Friday 24 November 2017

Filthy, dirty iconic Grafton Street an eyesore for summer tourists and shoppers

General view of pavement works on Grafton Street, Dublin. Picture: Caroline Quinn
General view of pavement works on Grafton Street, Dublin. Picture: Caroline Quinn
An overflowing litter bin in Grafton Street as repaving work continues. (Inset below) tourists Ulla and Kilian Karlsen from Leipzeig in Germany.

By Clodagh Sheehy

It should be the city’s most iconic street with high-end shops and an air of luxury.

Instead Grafton Street shoppers, at peak tourist season, are being treated to overflowing bins, clouds of dust and deafening noise as they negotiate their way through a maze of workmen’s barriers.

The street attracts more than 3.5 million tourists each year, but this week, the stunned look on the face of two dentists from Leipsig in Germany spoke volumes about their opinion of the city’s most fashionable destination.


Ulla and Kilian Karslen were in Ireland for the first time and simply could not believe that this was the capital city’s most chic street.

“It looks nothing like that. I cannot believe this is the case,” said Ulla,  turning to her husband to translate for her.

“But it does not even have any flowers,” added Kilian, who looked equally shocked by the idea that this was a showcase street.

The bigger traders say the temporary mess created by the street repaving will be worth it when the new surface is complete, sandblasted and sealed by the autumn of this year.

Smaller traders are not so sure.  Flower sellers who pay rents of €4,000 a year for their place on the sidewalk or stall holders who pay €2,000 say the mid grey granite is “a terrible colour, most unsuitable” and the parts already down are quite filthy.

The €4m repaving project started in June of last year. It was suspended over Christmas to allow for festive shopping and is now on schedule to finish in the autumn.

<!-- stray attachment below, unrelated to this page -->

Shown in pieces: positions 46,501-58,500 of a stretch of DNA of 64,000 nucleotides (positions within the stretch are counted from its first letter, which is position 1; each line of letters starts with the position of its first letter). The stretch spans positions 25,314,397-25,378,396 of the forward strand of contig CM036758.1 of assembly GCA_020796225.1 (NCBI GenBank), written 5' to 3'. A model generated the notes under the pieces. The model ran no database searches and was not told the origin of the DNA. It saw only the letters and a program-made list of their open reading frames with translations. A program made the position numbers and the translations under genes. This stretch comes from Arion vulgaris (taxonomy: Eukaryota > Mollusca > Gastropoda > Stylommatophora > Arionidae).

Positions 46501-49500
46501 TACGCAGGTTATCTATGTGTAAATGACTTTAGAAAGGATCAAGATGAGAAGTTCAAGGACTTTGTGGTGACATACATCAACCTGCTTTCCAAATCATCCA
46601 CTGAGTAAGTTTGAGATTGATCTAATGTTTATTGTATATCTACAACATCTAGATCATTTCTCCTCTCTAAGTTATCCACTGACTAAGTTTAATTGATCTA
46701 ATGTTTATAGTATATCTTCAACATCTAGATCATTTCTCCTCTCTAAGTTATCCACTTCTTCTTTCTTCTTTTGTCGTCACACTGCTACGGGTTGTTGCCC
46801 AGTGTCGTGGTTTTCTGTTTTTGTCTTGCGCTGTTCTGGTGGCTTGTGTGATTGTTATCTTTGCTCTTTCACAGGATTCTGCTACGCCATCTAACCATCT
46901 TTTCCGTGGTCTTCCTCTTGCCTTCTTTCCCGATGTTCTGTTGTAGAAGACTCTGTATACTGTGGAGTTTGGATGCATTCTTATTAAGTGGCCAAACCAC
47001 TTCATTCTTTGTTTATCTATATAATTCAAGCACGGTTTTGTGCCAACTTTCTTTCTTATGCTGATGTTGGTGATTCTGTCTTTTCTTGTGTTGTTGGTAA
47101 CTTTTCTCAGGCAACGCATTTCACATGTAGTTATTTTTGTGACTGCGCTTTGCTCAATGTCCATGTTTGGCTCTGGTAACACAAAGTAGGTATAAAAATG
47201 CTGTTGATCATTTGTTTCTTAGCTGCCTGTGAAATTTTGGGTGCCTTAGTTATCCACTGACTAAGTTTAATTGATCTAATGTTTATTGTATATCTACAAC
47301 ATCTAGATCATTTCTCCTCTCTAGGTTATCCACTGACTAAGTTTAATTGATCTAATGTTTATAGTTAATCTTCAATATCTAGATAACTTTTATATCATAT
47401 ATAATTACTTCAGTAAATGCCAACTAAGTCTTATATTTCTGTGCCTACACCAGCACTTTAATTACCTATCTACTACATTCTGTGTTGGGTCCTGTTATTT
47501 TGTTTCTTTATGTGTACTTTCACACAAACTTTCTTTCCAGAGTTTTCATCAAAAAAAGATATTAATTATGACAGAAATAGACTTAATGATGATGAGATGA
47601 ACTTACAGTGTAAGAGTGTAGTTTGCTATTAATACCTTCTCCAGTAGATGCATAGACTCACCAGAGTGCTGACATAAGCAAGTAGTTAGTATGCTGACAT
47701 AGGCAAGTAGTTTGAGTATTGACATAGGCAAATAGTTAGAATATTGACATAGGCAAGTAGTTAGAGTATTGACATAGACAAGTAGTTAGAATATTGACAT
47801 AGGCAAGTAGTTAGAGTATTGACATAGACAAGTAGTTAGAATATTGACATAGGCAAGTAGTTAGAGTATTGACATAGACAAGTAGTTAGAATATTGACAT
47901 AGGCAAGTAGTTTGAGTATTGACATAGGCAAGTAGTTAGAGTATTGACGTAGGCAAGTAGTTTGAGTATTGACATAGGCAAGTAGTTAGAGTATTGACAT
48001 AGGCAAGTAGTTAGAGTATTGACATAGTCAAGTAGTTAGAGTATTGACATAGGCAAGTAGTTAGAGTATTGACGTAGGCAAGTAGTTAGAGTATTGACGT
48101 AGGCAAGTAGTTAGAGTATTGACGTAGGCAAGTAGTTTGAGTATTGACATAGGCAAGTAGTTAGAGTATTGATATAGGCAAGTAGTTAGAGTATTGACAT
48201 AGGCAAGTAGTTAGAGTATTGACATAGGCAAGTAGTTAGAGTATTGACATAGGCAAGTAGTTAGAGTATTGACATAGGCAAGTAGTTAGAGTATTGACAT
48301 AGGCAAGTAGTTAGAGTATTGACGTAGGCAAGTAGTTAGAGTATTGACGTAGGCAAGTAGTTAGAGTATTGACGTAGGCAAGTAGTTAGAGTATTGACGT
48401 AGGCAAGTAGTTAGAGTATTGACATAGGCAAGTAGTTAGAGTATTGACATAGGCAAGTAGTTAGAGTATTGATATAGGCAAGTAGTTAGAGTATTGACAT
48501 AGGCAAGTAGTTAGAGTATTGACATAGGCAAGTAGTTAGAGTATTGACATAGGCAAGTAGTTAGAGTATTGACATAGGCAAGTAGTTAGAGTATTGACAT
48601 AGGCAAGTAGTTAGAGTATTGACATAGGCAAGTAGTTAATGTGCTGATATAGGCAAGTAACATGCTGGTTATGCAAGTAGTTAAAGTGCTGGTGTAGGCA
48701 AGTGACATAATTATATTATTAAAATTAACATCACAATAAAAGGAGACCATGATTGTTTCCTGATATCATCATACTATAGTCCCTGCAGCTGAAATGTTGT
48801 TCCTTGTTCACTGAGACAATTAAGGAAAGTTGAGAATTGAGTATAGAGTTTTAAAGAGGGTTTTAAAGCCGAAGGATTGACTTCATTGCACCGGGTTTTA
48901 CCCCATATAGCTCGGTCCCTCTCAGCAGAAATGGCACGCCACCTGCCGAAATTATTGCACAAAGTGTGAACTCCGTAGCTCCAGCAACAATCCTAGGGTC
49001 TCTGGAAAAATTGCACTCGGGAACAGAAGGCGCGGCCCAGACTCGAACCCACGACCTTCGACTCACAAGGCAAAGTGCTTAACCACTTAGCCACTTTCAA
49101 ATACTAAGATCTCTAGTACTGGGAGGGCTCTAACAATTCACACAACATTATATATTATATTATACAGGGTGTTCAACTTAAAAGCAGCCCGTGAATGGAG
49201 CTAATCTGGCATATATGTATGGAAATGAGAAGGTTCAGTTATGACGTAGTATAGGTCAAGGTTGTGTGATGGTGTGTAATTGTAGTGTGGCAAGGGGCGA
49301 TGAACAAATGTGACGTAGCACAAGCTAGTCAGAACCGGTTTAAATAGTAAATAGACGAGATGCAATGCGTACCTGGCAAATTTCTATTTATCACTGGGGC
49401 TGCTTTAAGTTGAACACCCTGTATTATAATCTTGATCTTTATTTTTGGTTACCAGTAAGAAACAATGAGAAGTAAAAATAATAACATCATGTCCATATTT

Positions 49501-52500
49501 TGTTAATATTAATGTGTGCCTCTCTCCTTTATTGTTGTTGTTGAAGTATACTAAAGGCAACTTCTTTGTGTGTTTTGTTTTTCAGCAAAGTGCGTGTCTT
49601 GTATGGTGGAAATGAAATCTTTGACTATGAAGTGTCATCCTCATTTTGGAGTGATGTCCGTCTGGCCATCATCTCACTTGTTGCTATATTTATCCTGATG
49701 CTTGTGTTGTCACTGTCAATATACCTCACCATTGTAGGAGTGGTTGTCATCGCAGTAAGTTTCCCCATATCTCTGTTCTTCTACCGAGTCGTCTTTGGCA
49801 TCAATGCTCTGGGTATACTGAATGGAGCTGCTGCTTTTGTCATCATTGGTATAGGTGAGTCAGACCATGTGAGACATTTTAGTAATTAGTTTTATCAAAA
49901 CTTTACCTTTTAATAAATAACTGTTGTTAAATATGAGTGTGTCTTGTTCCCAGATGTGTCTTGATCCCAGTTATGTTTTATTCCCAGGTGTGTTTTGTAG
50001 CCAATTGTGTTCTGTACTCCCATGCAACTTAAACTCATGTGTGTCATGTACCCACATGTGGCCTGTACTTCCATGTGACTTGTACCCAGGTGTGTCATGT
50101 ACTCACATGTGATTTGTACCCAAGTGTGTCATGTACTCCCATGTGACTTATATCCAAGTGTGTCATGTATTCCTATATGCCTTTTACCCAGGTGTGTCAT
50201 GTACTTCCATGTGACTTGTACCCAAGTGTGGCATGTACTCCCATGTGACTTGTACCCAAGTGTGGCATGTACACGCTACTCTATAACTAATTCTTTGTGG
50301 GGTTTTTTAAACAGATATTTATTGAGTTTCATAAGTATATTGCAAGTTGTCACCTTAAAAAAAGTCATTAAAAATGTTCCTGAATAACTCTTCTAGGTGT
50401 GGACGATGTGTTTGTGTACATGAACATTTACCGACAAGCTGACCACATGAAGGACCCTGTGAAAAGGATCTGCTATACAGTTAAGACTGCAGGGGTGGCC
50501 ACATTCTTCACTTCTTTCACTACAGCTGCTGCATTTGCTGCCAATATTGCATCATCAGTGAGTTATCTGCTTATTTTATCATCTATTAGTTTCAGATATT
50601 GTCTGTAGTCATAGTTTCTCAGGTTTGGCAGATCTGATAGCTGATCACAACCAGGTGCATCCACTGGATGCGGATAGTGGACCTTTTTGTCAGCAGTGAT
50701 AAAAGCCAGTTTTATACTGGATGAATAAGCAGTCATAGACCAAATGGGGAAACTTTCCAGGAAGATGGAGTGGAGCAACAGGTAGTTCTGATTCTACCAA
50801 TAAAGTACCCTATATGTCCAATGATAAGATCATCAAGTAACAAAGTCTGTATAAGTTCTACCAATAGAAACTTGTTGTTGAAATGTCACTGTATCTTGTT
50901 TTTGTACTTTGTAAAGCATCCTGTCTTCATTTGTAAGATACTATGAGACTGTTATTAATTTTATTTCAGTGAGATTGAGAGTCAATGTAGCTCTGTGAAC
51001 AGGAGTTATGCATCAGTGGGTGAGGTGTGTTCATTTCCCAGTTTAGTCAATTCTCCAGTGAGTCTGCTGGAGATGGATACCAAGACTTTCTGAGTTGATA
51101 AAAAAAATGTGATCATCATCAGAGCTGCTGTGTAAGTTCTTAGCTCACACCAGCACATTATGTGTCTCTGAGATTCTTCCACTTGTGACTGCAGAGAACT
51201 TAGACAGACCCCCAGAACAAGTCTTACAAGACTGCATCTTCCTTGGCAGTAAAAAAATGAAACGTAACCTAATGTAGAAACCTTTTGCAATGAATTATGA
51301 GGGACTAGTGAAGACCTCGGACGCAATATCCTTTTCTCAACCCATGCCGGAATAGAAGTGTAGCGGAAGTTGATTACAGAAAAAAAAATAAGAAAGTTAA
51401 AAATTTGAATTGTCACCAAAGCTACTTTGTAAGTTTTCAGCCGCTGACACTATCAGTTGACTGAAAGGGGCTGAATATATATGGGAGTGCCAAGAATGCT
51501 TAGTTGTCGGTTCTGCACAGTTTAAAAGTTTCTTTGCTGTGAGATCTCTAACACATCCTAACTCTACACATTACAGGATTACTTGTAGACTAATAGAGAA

The granite paving slabs will be offset by specially-commissioned street furniture and lighting.

The aim is to provide “an appropriate design response” for the city’s premier shopping street in an area which has nine hotels and is seen as a thriving commercial district and major visitor centre.


A spokesperson for Dublin City Council said they were “working closely with local businesses and continuously informing them of the works as they progress”.

He added that the project was “of considerable importance for one of Dublin’s premier streets and will have considerable benefits for Dublin”.

Some Dubliners walking through the street are yet to be convinced. 

Gerard Greene from Fairview remembers a time when Grafton Street used to be so beautiful. 

“It had much classier shops, it was lovely, nothing like this. Buses used to come up and down, there was no music and you had shops like Switzers.

“It’s supposed to be a fashionable street but Henry Street is much classier now,” he concluded.

Joel Jacob from Kerala in India has a different opinion.

He told the Herald that although the renovations of some of the buildings and the paving take away from the beauty of the street but it still has appeal.

“I love the combination of the shops and the music from the buskers. It’s different from Temple Bar, which is all about pubs,” he said.


In the meantime, the half a million people who walk along the pedestrianised street each week have to negotiate their way around street works and overflowing litter.

Even conversation can be difficult above  the deafening noise of the stone cutting which throws up clouds of granite dust.

Businesses say the renovation work has undoubtedly caused disruption for shoppers but they have not seen any drop off in trade. Their hope is that this  project will be worth it in the longer term, increasing the attraction of Grafton Street as a vibrant, upmarket shopping area and the most important retail street in Dublin.

Online Editors

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